China has embraced its first Chinese New Year with downgraded COVID-19 measures in recent months and the nation has already seen a positive impact in helping people get back to normal life.
About 110 million passenger rail trips were made between Jan. 7 and Jan. 21, the first 15 days of the 40-day Chinese New Year travel rush, up 27.3 percent year on year, according to China. Railway. A total of 26.23 million trips were made on Chinese New Year’s Eve via railways, highways, ships and planes, half of pre-pandemic levels but up 50.8% from compared to last year.
Search and bookings for overseas travel have increased since the country reinstated travel agencies and online travel companies for overseas group travel and “airfare + hotel” activities. ” for Chinese citizens from February.
Data from Alibaba Feizhu’s Travel Portal on Jan. 20 showed that outbound travel bookings to 33 countries and regions doubled year-on-year. Travel orders to Thailand, Maldives and New Zealand topped the 10x increase. Last week’s international airfares increased three times from a year ago.
Such a travel rush seemed to pose a potential growth in COVID-19 infection, however, Wu Zunyou, chief epidemiologist at the Chinese Centers for Disease Control and Prevention (CDC), said the possibility of a COVID-19’s big rebound over the next two or three months is remote as 80% of people have been infected.
“Currently, the country has passed the peak of the COVID-19 infection wave,” he said on Weibo, a Chinese social media platform.
The Battle of COVID-19
It has not been easy for China to fight COVID-19 over the past three years due to the fluid virus situation. The country has always put people’s lives and health at the top of the agenda in policy making.
When the virus was detected in Wuhan, the government decided to shut down traffic in and out of the city, interrupting regular work and the lives of tens of millions of people. It was an aggressive but rather bold step that was cited as a “difficult but right thing to do” by doctors and experts, as reported in a Bloomberg article.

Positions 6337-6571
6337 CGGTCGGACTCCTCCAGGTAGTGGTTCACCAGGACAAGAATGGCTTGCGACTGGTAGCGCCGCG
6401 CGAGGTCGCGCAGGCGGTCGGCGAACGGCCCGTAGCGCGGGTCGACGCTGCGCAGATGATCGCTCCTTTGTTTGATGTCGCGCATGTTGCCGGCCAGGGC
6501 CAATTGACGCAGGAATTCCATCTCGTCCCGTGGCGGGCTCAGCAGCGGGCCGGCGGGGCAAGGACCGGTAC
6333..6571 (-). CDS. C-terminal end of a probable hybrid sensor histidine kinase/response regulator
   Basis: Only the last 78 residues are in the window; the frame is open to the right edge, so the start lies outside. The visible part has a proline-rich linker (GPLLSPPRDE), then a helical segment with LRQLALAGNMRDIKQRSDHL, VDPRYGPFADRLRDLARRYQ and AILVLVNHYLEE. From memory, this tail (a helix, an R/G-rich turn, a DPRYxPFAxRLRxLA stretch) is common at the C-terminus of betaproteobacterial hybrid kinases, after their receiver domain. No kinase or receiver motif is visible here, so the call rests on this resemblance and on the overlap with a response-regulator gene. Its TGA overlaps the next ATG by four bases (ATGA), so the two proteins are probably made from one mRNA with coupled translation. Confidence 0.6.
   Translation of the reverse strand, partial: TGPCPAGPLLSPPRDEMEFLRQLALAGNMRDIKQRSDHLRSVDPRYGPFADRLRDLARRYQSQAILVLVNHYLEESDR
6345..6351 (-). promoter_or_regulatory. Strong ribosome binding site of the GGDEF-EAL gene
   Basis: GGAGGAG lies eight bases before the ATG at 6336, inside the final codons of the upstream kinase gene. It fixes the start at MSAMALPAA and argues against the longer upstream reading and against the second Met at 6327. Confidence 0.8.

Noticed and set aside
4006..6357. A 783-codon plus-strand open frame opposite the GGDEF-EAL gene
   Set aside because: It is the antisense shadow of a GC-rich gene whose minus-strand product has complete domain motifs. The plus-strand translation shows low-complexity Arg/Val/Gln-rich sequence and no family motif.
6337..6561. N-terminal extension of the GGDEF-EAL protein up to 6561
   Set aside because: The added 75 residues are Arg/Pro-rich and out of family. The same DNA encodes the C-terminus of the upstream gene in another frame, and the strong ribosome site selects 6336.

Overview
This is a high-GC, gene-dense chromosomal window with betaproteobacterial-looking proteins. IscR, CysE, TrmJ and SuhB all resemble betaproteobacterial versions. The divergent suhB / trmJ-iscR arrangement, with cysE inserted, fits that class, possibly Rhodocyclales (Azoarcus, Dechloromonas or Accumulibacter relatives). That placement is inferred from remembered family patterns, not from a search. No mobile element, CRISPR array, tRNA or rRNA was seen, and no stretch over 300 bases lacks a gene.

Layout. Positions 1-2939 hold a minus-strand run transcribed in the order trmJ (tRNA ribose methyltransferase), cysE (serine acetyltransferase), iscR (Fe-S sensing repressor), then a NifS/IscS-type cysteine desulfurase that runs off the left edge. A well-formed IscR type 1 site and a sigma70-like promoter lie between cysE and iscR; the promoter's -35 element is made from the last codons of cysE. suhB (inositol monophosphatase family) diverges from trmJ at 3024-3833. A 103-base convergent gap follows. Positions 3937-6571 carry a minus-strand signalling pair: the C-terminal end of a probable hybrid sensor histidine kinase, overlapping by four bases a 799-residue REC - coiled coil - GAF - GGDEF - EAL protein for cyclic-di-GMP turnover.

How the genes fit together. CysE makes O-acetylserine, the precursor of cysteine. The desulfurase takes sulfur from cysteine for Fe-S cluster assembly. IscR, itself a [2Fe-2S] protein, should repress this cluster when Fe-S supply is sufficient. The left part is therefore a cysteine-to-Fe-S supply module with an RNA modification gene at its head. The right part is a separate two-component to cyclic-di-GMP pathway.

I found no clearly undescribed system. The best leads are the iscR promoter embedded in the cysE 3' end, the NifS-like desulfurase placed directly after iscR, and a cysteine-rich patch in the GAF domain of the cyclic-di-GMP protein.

Over the next three months, China sent more than 40,000 medical workers to the hard-hit regions of Hubei and Wuhan, who worked to help resolve the first wave of infections.
It also took swift steps in researching and developing vaccines against the virus right after the country managed to isolate the first new strain of coronavirus amid the outbreak in early 2020.
A scientific and precise approach
Once the outbreak was contained, China adapted its COVID-19 response in light of the evolving situation with an aggressive zero COVID-19 approach, which bought time for vaccine development. and virus inoculation.
The essence of the policy was to stop the spread of new infections as soon as possible, instead of letting the situation drop and let it spiral out of control. The approach has allowed the country to develop its vaccines and roll out vaccination to protect as many people as possible, keeping severe cases and deaths low.
Three years into the pandemic, China has approved 13 COVID-19 vaccines using five different technologies and has fully vaccinated over 90% of its population.
The government updated ten versions of the guidelines as the dominant variants moved from Alpha to Delta, and now the less virulent Omicron. Each guideline is one step closer to a more scientific and precise way of approaching the situation.
Degraded COVID-19 measures
China’s latest COVID-19 response to lower its COVID-19 measures from January is to shift the focus from infection control to prevention and treatment of severe cases. The measures include reopening border ports for cargo transportation as well as incoming and outgoing visitors, resuming visa services, lifting quarantine and on-site COVID-19 testing for incoming visitors, etc.
“It does not mean that we have stopped all preventive measures against the virus,” said Liang Wannian, head of the expert group on COVID-19 response under China’s National Health Commission (NHC), “It means that we are strengthening our health services and epidemic response capacity”.
The new policy pays much more attention to vulnerable groups such as the elderly and suburban dwellers who may lack medical necessities, encouraging continued immunization and boosting the production of medical supplies.
China has increased its medical support to rural areas in recent weeks. The country has sent over one million finger oximeters to more than 600,000 village clinics.
The amount of essential medical equipment, including ventilators, extracorporeal membrane oxygenation, better known as ECMO, is generally sufficient for the country to treat severe cases, said Jiao Yahui, head of the Department of NHC Medical Affairs.
The country has manufactured a total of 5.14 billion tablets of key painkillers, including ibuprofen and acetaminophen, since Jan. 1, which is enough to meet demand, said Tian Yulong, chief engineer of the Ministry of Industry and Information Technology.
With a three-year effort, the country has effectively dealt with more than 100 cluster outbreaks and managed to avert the widespread prevalence of the high pathogenicity original strain and the variant Delta strain, according to Mi Feng, spokesperson of the NHC.
. How China adjusted the policies COVID19 three years for protect the people